In the Cisco Nexus 1000V, the module slots are for the primary module 1 and secondary module 2. Either module can act as active or standby. The first server or host is automatically assigned to module 3. The network interface card (NIC) ports are 3/1 and 3/2 (vmnic0 and vmnic1 on the ESXi host). The ports to which the virtual NIC interfaces connect are virtual ports on the Cisco Nexus 1000V where they are assigned with a global number.
The VSM and the VEM can communicate over a Layer 2 network or a Layer 3 network. These configurations are referred to as Layer 2 or Layer 3 control modes.
Layer 3 control mode is the preferred method of communication between the VSM and the VEMs. In Layer 3 control mode, the VEMs can be in a different subnet than the VSM and from each other. Active and standby VSM control ports should be Layer 2 adjacent. These ports are used to communicate the HA protocol between the active and standby VSMs.
Each VEM needs a designated VMkernel NIC interface that is attached to the VEM that communicates with the VSM. This interface, which is called the Layer 3 Control vmknic, must have a system port profile applied to it (see System Port Profiles and System VLANs), so the VEM can enable it before contacting the VSM.
For a sample topology diagram, see Topology for Layer 3 Control Mode.
For more information about Layer 3 control mode, see the “Configuring the Domain” chapter in the Cisco Nexus 1000V System Management Configuration Guide.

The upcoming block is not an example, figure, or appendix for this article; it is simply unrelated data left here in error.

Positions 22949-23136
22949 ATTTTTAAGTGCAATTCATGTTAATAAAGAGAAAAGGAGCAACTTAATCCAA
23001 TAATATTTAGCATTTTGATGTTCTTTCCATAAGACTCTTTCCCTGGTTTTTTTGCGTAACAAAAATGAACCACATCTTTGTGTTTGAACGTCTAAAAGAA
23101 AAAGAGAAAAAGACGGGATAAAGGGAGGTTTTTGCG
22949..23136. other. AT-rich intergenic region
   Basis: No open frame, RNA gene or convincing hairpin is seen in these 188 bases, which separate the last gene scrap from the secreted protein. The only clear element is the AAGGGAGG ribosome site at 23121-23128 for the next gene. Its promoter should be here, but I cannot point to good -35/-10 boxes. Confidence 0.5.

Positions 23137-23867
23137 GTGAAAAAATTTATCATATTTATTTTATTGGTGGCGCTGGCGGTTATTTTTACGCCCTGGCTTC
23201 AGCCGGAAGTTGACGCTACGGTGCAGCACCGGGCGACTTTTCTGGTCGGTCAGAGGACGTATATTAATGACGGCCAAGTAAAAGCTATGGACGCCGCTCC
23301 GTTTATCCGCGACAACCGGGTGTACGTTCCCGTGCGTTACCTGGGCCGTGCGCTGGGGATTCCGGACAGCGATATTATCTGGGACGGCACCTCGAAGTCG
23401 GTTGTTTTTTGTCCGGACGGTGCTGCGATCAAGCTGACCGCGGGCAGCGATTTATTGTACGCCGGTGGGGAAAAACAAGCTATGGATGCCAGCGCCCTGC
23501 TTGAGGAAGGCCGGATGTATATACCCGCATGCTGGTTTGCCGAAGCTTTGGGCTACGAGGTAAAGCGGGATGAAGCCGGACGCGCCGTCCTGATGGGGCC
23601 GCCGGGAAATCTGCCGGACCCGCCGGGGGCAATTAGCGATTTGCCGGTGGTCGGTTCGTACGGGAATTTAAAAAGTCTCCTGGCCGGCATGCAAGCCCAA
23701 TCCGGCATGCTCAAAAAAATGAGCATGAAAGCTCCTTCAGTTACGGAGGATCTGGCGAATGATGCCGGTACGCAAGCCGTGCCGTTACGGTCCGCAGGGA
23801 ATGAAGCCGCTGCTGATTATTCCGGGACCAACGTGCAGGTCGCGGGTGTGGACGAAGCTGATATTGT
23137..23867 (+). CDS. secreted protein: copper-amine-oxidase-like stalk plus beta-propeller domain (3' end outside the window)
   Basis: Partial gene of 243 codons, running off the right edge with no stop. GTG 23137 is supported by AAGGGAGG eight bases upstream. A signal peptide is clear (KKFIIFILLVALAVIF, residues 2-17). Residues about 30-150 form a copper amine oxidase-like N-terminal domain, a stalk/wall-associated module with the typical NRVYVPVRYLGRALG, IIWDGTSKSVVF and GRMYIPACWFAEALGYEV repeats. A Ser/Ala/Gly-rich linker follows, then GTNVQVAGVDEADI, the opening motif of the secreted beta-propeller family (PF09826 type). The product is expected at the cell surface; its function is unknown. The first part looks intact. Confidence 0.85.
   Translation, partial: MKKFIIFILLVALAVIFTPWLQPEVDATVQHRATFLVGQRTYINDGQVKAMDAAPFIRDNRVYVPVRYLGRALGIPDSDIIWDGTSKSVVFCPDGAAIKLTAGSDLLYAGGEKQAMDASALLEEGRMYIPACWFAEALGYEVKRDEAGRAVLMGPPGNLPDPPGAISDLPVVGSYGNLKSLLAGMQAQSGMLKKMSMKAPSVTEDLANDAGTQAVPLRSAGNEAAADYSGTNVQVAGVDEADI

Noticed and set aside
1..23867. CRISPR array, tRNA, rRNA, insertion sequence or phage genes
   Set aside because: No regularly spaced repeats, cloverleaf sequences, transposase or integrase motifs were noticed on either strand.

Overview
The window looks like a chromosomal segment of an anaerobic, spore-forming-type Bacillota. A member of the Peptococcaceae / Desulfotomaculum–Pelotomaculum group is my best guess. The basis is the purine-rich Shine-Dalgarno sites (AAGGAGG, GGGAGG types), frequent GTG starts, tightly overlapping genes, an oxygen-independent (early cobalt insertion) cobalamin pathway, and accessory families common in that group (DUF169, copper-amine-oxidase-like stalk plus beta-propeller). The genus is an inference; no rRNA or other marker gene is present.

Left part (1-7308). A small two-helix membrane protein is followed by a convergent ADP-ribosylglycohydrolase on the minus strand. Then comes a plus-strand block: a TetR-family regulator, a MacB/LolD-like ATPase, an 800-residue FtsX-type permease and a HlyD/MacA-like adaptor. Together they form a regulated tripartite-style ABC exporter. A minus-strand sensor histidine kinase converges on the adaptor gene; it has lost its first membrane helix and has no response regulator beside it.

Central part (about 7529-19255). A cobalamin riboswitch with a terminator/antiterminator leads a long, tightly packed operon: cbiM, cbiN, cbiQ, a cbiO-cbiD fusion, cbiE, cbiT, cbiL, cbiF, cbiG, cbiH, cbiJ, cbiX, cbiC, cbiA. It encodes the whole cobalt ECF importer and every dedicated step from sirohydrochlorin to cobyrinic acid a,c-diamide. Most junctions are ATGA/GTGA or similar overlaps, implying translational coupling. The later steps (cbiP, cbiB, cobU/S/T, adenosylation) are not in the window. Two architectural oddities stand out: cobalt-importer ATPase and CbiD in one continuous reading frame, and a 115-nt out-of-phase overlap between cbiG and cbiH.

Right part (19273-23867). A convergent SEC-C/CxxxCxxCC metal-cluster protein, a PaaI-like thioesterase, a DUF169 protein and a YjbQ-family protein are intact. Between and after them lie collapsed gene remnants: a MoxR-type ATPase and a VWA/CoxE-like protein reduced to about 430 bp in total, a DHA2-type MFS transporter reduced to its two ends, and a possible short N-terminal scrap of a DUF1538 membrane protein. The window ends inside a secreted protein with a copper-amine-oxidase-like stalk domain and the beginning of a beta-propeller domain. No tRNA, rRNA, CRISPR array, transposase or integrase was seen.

In Layer 2 control mode, the VSM and VEMs are in the same subnet. You can install the VSM and VEMs on different ESXi hosts or on the same ESXi host. This figure shows a VSM and VEM that are running on the same host in Layer 2 control mode.
For a sample topology diagram showing Layer 2 control mode, see Topology for Layer 2 Control Mode.
Information About System Port Profiles and System VLANs
System port profiles can establish and protect ports and VLANs that need to be configured before the VEM contacts the VSM.
When a server administrator adds a host to a DVS, its VEM must be able to contact the VSM. Because the ports and VLANs used for this communication are not yet in place, the VSM sends a minimal configuration, including the system port profiles and system VLANs, to vCenter Server, which then propagates it to the VEM.
When configuring a system port profile, you assign VLANs and designate them as system VLANs. The port profile becomes a system port profile and is included in the Cisco Nexus 1000V opaque data. Interfaces that use the system port profile, which are members of one of the defined system VLANs, are automatically enabled and forward traffic when the VMware ESX starts even if the VEM does not have communication with the VSM. The critical host functions are enabled even if the VMware ESX host starts and cannot communicate with the VSM.